“And so then, I take those recordings and I put them into [music composition software program] Ableton Live. I use the program like a sampler and improvise with combinations of sounds and textures along with the film; I have the film running alongside the composition. So, I improvise with existing sounds.

For Knight, the improvisatory skills of the ensemble he works with allow him to make room within the composition for the artists to improvise during the live performance. “I’ll have instructions about textures and densities and maybe timbres and sound worlds, but also leave space for these great improvisers to actually respond in the moment in real time to what they’re seeing and the other things that they’re hearing.”

Different musical scores for The Sentimental Bloke have been written by various composers since its original release in 1919, but for Paul Mac, creating his original score required a clean slate. “I watched it a heap of times silently – I didn’t really want to listen to anybody else’s attempts just because I didn’t want to be influenced by what other people had done – and then I just started on it,” says Mac. “And the first theme that I came up with came from the words of the movie, ‘The Sentimental Bloke’.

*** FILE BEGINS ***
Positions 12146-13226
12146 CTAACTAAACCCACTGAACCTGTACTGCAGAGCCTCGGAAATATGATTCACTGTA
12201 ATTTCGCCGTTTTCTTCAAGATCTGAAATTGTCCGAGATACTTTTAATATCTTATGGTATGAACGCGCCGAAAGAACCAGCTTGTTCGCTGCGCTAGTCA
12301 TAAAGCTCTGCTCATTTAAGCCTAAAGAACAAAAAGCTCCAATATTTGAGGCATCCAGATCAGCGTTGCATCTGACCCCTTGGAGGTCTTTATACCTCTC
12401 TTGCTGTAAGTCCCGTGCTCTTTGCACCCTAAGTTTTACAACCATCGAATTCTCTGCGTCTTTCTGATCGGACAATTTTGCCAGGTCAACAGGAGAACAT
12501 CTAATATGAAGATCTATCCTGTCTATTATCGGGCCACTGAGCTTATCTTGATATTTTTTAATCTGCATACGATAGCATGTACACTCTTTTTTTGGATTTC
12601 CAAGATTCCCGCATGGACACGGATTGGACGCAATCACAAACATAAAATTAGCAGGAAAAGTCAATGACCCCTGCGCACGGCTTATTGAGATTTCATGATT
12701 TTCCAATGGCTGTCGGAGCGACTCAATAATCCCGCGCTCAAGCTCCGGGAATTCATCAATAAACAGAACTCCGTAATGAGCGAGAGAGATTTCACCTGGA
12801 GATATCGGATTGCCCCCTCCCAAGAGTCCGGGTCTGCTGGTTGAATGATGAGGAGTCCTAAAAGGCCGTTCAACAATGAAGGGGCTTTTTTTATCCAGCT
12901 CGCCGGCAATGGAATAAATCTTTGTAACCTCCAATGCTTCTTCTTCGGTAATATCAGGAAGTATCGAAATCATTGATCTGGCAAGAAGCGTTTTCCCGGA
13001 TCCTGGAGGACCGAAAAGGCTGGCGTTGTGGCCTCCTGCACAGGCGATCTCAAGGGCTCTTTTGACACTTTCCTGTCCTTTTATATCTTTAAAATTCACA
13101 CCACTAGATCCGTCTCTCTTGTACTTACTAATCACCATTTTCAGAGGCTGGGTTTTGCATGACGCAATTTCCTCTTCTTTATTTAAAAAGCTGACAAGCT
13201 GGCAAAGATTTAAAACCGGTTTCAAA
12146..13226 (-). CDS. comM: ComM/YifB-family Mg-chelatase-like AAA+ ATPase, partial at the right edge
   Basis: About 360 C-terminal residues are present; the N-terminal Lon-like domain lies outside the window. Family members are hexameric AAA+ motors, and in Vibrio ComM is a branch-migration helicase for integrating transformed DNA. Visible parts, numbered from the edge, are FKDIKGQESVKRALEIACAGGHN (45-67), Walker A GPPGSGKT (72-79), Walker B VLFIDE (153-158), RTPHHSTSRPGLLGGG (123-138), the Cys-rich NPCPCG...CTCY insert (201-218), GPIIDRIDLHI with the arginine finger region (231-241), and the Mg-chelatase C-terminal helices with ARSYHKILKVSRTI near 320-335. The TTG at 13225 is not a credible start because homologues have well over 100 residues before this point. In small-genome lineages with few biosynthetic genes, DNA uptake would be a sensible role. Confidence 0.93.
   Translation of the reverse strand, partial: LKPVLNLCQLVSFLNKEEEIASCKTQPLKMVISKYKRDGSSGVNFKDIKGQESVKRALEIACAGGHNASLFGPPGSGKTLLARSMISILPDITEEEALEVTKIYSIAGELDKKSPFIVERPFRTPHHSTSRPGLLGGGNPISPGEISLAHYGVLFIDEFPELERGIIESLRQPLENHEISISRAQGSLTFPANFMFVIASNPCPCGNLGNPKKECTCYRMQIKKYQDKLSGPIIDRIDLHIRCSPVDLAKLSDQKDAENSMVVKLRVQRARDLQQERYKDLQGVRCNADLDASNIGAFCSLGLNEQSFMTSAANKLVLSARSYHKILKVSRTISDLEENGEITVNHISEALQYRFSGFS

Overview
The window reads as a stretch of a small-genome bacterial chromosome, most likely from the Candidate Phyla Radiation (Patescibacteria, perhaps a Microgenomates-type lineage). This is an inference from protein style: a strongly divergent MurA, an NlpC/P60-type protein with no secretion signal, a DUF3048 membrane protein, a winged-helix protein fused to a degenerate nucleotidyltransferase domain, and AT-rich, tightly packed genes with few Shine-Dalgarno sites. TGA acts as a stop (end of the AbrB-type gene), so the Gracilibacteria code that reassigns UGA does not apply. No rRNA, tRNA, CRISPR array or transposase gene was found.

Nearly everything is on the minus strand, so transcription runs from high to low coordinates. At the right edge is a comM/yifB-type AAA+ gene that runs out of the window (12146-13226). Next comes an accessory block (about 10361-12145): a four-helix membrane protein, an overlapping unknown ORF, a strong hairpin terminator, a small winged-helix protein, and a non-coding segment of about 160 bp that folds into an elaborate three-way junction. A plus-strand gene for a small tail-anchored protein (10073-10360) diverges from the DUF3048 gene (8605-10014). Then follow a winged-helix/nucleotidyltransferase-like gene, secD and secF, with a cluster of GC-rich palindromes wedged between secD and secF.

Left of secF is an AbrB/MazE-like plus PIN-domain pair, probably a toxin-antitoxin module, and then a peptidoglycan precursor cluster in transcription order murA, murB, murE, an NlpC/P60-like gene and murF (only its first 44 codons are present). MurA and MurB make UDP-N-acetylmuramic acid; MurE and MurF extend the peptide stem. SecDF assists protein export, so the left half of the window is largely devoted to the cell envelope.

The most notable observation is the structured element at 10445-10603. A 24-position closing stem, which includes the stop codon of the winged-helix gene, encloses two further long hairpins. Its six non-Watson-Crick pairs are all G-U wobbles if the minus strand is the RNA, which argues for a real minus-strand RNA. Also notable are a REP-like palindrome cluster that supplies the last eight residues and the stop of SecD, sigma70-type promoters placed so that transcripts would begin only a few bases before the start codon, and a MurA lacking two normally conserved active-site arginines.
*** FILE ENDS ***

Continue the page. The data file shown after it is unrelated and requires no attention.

“I just started off in this cute, fun way, and I did it linearly. It was a question of: okay, where are we going now? We’re getting a bit bored of that theme, let’s go somewhere new.

“And it’s an old-fashioned love story, straightforward and simple. So [to create the score] it was a question of how do I decorate it and take the audience somewhere? And for the final theme, I really had to push myself and come up with the most hyper-romantic, gorgeous theme that I could, and I’m really proud of it.

“I hacked away at it like I was going through really dense bushland until I got to the end. And it was fun because I just had to try and keep surprising myself.

The Sentimental Bloke was based on the narrative poem The Songs of a Sentimental Bloke, written by Australian writer C.J. Dennis and first published in 1915, which gave Paul Mac additional fodder for developing his score.

“In the film there are overlayed cards, where writing from Dennis’ book features over the footage. I read the book, and it’s really beautiful poetry, but every time one of those cards came up in the film, I’d have to hit pause because the font was really difficult to read. And it’s like, ‘What’s that word? Hang on.’ And then I’d sort of spell it out phonetically and then realise, oh, that’s what it is. That’s really funny. But you sort of lose lot of the joy of it because it’s just a bit painful.